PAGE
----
Do I need Reg Insulin

I haven’t any medical Ins, and have been on Novilin N for a long long time. I keep having these pre meals highs, would it be wise to buy some regular and take it when needed for those pre meal highs?

I know alot of you think the Insulin I am on is not the best, but I haven’t had issues with it.

Like tonight before dinner, my BS was 153 and I ate a small dinner, and 3 hrs later it is 156. So I know around 1 am it will drop, and its just to long to wait, I think…

I would do what your doctor says. I do not think it will be a good idea to buy something not prescribed. Your post meal rise is quite normal and as long as you are not ill, it will come down. I think if you were to take anything else you would have some major crashes around 3 am - which is when our blood sugar levels are lowest, naturally. I have come to realise that a slight rise in blood sugar levels is normal after a meal, particularly breakfast, but by lunch time it will have come down.

I wish you well.

I think Regular is easier to dose & more predictable than Novolin N, but it’s an intermediate insulin & doesn’t work to bring down highs as quickly as rapid acting. It starts working in about 45 minutes& lasts a while. Is there a clinic where you could get an RX for rapid acting & basal since you don’t have insurance? With an Rx you could apply for a patient assistance program.

Let me first suggest that if you are a type 1 and only using Novolin N, then you would probably do better moving to an intensive insulin regime called MDI. It involves multiple injections, but will enable you to achieve better control. That being said, if you are using N alone, an elevated fasting number in general suggests that you need to increase your dose. If you are already experiencing lows during other parts of the day, then the only option is to move the injection timing to try your “luck” at better matching the peak of N to address your highs.

But my recommendation is to add a bolus insulin and do a full MDI regime. This can enable you to reduce you N levels which have been covering both basal and bolus needs and get better control of things. With using just N, you don’t have enough variables to change to meet your needs. You can use R for dinner, but you need to understand that R peaks over 2-5 hours and can last up to 8 hours. If your N dose is already bringing you down to proper levels at bedtime, taking R at dinner may give you lows at night. .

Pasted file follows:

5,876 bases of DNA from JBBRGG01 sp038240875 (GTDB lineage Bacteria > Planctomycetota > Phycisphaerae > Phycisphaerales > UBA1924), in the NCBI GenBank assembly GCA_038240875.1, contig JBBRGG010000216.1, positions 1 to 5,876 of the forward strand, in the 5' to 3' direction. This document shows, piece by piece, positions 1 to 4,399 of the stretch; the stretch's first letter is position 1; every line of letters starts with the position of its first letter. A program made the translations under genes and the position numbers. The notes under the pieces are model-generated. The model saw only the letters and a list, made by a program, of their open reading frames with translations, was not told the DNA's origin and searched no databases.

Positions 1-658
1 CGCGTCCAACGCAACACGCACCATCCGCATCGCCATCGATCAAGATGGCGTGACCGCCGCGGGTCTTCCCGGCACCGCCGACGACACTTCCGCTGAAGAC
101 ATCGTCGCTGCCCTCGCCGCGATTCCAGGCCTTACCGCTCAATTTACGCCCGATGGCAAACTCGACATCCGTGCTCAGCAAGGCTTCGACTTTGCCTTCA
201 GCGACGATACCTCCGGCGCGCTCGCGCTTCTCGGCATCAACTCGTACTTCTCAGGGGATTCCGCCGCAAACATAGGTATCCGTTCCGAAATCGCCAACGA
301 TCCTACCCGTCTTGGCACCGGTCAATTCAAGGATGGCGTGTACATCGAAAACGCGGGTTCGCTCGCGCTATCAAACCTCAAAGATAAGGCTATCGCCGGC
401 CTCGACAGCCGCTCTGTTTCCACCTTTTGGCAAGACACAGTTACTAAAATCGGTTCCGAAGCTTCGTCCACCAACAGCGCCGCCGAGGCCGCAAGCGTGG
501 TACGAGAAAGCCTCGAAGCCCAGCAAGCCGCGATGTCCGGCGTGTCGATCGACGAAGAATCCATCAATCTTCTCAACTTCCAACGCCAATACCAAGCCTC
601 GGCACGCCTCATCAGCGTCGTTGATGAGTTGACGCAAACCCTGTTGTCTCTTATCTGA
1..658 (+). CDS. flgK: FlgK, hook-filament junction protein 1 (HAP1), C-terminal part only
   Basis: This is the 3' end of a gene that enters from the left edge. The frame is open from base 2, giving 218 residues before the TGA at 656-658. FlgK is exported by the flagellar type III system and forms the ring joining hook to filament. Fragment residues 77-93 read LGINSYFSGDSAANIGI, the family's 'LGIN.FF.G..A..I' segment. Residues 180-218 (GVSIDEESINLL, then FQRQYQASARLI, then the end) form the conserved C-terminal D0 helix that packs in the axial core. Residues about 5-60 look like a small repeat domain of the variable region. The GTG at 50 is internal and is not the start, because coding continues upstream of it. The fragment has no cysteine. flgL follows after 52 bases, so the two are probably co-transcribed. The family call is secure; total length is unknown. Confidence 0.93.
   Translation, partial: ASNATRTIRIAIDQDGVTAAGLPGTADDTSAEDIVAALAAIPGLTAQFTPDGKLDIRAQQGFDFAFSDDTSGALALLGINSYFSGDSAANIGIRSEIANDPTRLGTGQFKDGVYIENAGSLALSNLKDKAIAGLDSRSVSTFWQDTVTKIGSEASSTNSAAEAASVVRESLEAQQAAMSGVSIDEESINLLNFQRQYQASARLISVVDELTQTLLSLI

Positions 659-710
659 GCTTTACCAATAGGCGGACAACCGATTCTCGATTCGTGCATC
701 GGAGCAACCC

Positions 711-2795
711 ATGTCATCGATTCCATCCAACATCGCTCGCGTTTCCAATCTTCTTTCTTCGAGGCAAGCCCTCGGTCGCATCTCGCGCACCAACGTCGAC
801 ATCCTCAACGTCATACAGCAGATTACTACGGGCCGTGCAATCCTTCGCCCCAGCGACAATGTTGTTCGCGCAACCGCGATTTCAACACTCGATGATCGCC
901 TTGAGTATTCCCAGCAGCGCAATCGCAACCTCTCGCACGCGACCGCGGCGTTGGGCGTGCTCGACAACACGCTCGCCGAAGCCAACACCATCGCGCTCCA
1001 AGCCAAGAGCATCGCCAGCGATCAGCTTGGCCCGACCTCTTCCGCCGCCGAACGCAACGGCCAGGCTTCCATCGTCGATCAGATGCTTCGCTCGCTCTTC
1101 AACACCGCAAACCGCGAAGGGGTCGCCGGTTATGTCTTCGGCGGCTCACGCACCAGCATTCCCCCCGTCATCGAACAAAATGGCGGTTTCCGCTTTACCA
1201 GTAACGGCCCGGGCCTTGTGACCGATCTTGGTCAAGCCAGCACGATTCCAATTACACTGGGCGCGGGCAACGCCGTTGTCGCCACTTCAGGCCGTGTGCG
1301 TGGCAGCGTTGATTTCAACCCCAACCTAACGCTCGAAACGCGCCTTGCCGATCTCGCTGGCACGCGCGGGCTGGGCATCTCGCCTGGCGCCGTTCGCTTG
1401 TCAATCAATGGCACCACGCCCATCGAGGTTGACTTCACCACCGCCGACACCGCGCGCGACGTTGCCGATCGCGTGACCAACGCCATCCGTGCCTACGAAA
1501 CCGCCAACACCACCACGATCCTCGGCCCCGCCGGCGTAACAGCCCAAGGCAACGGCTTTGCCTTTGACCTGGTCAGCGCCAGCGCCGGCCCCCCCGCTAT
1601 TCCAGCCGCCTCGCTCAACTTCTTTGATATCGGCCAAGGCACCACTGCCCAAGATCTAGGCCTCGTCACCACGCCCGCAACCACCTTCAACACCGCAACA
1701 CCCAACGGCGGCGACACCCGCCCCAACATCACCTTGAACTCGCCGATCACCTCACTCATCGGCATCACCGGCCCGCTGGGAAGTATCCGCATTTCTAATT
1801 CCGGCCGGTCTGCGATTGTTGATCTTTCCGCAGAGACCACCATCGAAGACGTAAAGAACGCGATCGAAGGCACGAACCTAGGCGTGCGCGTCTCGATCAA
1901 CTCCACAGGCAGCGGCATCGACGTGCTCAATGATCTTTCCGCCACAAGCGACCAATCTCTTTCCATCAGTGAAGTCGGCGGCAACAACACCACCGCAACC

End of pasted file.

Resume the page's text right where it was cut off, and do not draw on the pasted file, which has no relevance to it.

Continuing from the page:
I’m wondering about you and the “6” small meals that are suggested that diabetics should eat: during the day: Do you do this or come close to doing this? I’ve been told by many practitioners that diabetics should do this in order to keep their glucose in check. “Please” consider doing this, if you’re not doing it already. OK? Oh! I found the article about Magnesium and diabetics; type into your browser, Linus Pauling Institute (Linus Pauling Institute of Micronutrient Research for Optimum Health). You’ll be totally surprised at what was found by this man who’s famous for the research that he did. He was a two-time Nobel Prize winner who published his last book, How to Live Longer and Feel Better (about nutritional supplements and health), in 1985 at the age of 84, and continued publishing research articles until his death at age 91.

I do hope that this helps you, as it has helped me.

I’m a small Breakfast eater, then Lunch and a Afternoon snack and then Dinner and a Bedtime snack. So guess you could say I eat 5 times a day.

I do take magnesium. Have for many yrs but with this Type One I haven’t seen changes.